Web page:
FIG. 10 is another sequential step of the method of FIG. 7; and

FIG. 11 is another illustration of a step of the method embodiment of FIG. 7.

DETAILED DESCRIPTION OF PREFERRED EMBODIMENTS

Preferred embodiments of the presently disclosed absorbable surgical fastener apparatus and method of applying same will now be described in detail with reference to the drawing figures wherein like reference numerals identify similar or identical structural elements.

The presently disclosed absorbable surgical fastener apparatus and method is shown and described herein in connection with open and laparoscopic inguinal, femoral and ventral hernia repairs. Although not described in detail herein, the absorbable fastener can also be applied to other procedures which require that objects be attached to body tissue.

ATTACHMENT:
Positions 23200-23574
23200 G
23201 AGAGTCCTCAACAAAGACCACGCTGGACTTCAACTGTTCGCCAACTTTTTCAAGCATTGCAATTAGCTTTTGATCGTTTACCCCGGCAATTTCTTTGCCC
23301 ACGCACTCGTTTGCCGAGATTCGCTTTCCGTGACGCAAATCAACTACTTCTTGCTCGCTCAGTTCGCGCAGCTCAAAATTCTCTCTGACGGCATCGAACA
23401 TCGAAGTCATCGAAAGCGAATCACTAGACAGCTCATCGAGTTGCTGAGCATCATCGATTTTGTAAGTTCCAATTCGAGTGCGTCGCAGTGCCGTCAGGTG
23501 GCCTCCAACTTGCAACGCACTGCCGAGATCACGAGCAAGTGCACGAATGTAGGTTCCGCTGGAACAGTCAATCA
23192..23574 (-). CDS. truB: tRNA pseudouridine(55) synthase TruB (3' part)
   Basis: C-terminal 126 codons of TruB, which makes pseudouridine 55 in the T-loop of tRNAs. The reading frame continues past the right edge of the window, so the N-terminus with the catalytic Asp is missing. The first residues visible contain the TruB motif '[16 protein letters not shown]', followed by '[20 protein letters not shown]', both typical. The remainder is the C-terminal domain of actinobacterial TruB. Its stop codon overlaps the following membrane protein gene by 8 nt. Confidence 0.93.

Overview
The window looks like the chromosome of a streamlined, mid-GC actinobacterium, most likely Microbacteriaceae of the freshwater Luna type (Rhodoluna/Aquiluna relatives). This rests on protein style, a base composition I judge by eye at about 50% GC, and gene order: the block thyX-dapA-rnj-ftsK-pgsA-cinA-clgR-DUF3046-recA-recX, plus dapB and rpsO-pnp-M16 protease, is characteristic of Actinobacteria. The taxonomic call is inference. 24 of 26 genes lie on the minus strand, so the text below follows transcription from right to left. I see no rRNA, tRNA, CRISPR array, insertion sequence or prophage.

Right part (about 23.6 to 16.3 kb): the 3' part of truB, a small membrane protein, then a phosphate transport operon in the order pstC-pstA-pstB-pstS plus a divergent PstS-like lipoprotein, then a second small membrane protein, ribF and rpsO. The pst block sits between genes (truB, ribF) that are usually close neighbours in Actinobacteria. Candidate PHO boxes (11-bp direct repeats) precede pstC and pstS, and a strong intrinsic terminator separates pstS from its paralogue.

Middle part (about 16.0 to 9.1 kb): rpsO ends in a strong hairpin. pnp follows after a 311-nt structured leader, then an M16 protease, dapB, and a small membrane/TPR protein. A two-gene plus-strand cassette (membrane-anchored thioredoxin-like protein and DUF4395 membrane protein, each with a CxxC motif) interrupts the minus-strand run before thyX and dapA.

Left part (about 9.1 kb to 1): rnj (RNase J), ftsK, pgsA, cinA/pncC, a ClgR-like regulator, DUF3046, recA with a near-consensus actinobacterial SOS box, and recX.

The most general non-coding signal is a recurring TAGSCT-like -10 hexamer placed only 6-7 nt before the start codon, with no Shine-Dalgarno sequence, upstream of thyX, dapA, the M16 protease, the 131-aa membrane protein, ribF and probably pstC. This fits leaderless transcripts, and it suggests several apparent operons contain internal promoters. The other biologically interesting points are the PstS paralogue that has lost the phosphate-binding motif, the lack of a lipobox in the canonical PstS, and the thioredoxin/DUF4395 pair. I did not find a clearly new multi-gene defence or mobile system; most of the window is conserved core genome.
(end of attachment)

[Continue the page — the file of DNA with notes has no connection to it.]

Referring initially to FIGS. 1 and 2, an absorbable surgical fastener apparatus for connecting objects to body tissue, such as absorbable fastener 10 includes dual fastener anchors 12 and 14 secured to one another by a suture tether 16 extending therebetween. Each anchor 12 and 14 has a substantially cylindrical body portion 18 having a conically tapered distal end 20 and a substantially planar proximal end surface 22. Anchors 12 and 14 are preferably provided with conically shaped distal ends 20 for easier penetration of anchors 12 and 14 into hard tissues, such as, for example, Cooper's ligament. While a generally conical distal end has been disclosed, it is envisioned that other shaped ends (e.g., pyramid, and the like) can be provided. Each anchor 12 and 14 is provided with a pair of opposed flattened side surfaces 22 extending longitudinally along the length thereof.